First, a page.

Take the 2-minute tour ×
Stack Overflow is a question and answer site for professional and enthusiast programmers. It's 100% free, no registration required.

Does STL and Vector provide the default sorting option?.

share|improve this question
3  
what is "the default sorting option"? –  jalf Jun 21 '10 at 12:24
add comment

4 Answers

The vector class doesn't have a sort function.

But there is a sort which works on all iterator ranges. And vector does expose iterators.

To sort a vector vec:

#include <algorithm>

std::sort(vec.begin(), vec.end());
share|improve this answer
1  
This is what you'll want to do, Boost is absolutely NOT necessary for this whatsoever. –  rubenvb Jun 21 '10 at 12:35
3  
Not all containers - only those with random access. list has a member function sort, ordered associative containers are already sorted, and unordered associative containers can't be sorted. –  Mike Seymour Jun 21 '10 at 12:37
    
For completeness, you could mention that it is possible to specify how it should be sorted as well. –  Mattias Nilsson Jun 21 '10 at 12:38
1  
@Mike: true, of course. I edited my answer. I just didn't want to go into too much detail about iterators since the OP might not be familiar with them. –  jalf Jun 21 '10 at 12:41
1  
@Mattias: true, but the OP has said nothing to indicate that he needs this. If he does, I'll edit it in. –  jalf Jun 21 '10 at 12:42
show 1 more comment

Yes, there is sort() in stl algorithms. You should look at http://www.cplusplus.com/reference/algorithm/sort/

share|improve this answer
    
i can sort ascending as well as descending right? –  Naruto Jun 21 '10 at 13:21
6  
@Shadow: Sure. For example: std::sort(vec.begin(),vec.end(),std::greater<int>());, see <algorithm> and <functional> –  sellibitze Jun 21 '10 at 13:34
    
oh, thanks lot.. –  Naruto Jun 21 '10 at 14:25
add comment

You probably want std::sort.

#include <algorithm>
#include <vector>

int
main()
{
    std::vector<int> foo;

    std::sort( foo.begin(), foo.end() );

    return 0;
}

a similar example using two boost libraries is below.

#include <boost/assign/list_of.hpp>

#include <boost/foreach.hpp>

#include <algorithm>
#include <iostream>
#include <vector>

int
main()
{
    std::vector<int> foo = boost::assign::list_of(1)(4)(5)(10)(3)(2);

    std::cout << "unsorted" << std::endl;
    BOOST_FOREACH( const int i, foo ) {
        std::cout << i << std::endl;
    }

    std::sort( foo.begin(), foo.end() );

    std::cout << "sorted" << std::endl;
    BOOST_FOREACH( const int i, foo ) {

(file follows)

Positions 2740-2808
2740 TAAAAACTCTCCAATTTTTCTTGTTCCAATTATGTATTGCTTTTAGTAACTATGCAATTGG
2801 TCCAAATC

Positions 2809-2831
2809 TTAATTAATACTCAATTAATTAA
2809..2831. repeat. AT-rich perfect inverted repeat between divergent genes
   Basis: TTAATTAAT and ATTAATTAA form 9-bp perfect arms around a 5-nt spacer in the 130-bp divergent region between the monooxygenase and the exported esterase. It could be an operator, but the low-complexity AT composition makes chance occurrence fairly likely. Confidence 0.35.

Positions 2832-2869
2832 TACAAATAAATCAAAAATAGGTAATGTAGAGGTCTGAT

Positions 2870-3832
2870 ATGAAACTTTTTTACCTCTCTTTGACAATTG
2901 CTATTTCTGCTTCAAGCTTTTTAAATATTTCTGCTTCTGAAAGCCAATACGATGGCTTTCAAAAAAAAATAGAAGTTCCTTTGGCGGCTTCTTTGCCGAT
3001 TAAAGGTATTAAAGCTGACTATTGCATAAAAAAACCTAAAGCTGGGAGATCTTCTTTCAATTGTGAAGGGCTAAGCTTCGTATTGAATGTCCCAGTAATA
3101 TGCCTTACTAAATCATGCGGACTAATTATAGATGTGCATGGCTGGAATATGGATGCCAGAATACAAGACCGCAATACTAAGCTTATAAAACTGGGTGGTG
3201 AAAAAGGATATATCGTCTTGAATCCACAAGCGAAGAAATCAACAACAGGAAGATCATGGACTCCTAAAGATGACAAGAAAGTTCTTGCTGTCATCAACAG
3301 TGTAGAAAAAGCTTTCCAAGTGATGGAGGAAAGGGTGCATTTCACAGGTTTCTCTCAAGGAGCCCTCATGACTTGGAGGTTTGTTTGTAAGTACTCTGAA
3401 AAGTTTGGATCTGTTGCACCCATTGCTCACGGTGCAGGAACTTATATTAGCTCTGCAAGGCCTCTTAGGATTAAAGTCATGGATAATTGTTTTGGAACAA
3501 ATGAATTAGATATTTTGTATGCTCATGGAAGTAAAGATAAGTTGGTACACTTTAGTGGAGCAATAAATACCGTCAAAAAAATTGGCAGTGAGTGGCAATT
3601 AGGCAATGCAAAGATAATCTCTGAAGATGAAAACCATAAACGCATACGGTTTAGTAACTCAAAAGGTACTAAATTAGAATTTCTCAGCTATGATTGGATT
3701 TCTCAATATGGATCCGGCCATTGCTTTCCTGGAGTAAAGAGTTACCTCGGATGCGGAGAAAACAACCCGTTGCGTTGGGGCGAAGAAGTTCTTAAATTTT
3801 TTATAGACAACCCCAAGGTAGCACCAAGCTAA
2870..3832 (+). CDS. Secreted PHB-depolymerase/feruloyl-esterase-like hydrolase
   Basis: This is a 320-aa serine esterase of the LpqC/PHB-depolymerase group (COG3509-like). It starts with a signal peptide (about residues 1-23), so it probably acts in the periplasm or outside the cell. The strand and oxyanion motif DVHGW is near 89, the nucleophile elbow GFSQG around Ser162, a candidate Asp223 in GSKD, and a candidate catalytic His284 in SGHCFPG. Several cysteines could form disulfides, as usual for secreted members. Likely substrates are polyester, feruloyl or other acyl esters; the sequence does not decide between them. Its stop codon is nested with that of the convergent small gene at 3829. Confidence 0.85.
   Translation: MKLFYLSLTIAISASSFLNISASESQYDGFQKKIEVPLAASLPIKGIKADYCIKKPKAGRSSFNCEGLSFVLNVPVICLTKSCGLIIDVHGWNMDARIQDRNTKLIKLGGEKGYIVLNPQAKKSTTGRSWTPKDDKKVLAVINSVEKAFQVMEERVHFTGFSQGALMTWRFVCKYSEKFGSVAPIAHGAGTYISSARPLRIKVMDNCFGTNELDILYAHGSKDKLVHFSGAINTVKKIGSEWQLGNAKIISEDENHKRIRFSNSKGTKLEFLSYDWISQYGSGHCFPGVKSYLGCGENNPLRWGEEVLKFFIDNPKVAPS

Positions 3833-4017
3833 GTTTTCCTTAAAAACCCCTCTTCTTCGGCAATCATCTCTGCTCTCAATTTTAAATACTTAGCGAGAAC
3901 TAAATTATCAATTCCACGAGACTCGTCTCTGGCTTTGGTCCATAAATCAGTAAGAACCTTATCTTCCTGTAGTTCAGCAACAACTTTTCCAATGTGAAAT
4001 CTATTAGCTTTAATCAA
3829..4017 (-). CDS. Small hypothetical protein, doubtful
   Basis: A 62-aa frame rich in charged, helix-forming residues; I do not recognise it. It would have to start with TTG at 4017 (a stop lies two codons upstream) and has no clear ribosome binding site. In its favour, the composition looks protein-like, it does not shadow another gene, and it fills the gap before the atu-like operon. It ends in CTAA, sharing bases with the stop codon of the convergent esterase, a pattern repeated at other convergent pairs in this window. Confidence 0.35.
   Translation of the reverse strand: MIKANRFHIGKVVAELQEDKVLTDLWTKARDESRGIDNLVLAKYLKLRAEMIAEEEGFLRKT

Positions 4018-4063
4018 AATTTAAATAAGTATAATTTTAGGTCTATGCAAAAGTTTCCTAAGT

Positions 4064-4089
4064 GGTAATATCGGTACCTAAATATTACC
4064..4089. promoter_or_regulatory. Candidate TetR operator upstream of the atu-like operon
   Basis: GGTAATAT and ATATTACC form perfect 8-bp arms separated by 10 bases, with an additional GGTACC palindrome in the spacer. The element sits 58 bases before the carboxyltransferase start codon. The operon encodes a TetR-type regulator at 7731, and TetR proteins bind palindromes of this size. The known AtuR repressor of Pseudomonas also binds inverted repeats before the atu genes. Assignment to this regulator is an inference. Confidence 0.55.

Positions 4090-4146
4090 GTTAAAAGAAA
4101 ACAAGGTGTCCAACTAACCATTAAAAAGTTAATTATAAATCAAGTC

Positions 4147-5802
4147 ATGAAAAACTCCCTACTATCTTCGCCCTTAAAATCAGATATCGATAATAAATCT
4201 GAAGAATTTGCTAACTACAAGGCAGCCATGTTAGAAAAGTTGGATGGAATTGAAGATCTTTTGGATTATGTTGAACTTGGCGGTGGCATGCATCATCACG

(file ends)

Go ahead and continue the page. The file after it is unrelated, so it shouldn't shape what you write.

std::cout << i << std::endl;
    }

    return 0;
}
share|improve this answer
15  
I think your code example would be better if you stuck to the basics. Requiring the reader to be familiar with two different Boost libraries just to understand a std::sort example might be a bit much to ask. –  jalf Jun 21 '10 at 12:27
    
For simple case, like sorting using boost is most likely not justified. –  Wojtek Jun 21 '10 at 12:42
1  
I think you are over reacting - the two Boost constructs used here are extremely easy to understand, even for a complete beginner to Boost (which I am). Their use was not necessary - in fact simply having the std::sort( beginIndex, endIndex ) line would have been enough - but they hardly "require the reader to be familiar with two Boost libraries". –  Jean Hominal Jun 21 '10 at 14:14
    
@jhominal: I'm not overreacting, I'm just saying the example is less clear than it could have been. I didn't say it is unreadable as it is now, just suggesting an improvement. :) –  jalf Jun 21 '10 at 14:49
    
list_of and foreach are just scratching the surface of boost, you need not be familiar with the entire library to understand what they accomplish. A C++ programmer completely unfamiliar with boost should be able to easily grasp the concepts presented in my example. Unilaterally declaring any use of boost as unnecessary in such a trivial example is why some beginners shy away from using it. Yes it can be intimidating, but the example here shows otherwise. –  Sam Miller Jun 21 '10 at 15:24
show 2 more comments

As other's have mentioned in their answers, there is std::sort function.

However, by "the default sorting option?." do you mean you want to sort a vector where T is a class you have defined. In that case, you have to implement "operator<" in your class.

For example,

class Foo 
{
    public : 
      Foo();
      ~Foo();
    private :
        int c;
};

std::vector<Foo> foovec;
std::sort(foovec.begin(), foovec.end());

To make sure that above "std::sort" line works, you need to define "operator<" in Foo.

 class Foo 
 {
     public : 
       Foo();
       ~Foo();
       bool operator<(const Foo& rFoo) const;
     private :
       int c;
 };

bool Foo::operator<(const Foo& rFoo) const
{
    return(c < rFoo.c);
}
share|improve this answer
add comment

Your Answer

 
discard

By posting your answer, you agree to the privacy policy and terms of service.

Not the answer you're looking for? Browse other questions tagged or ask your own question.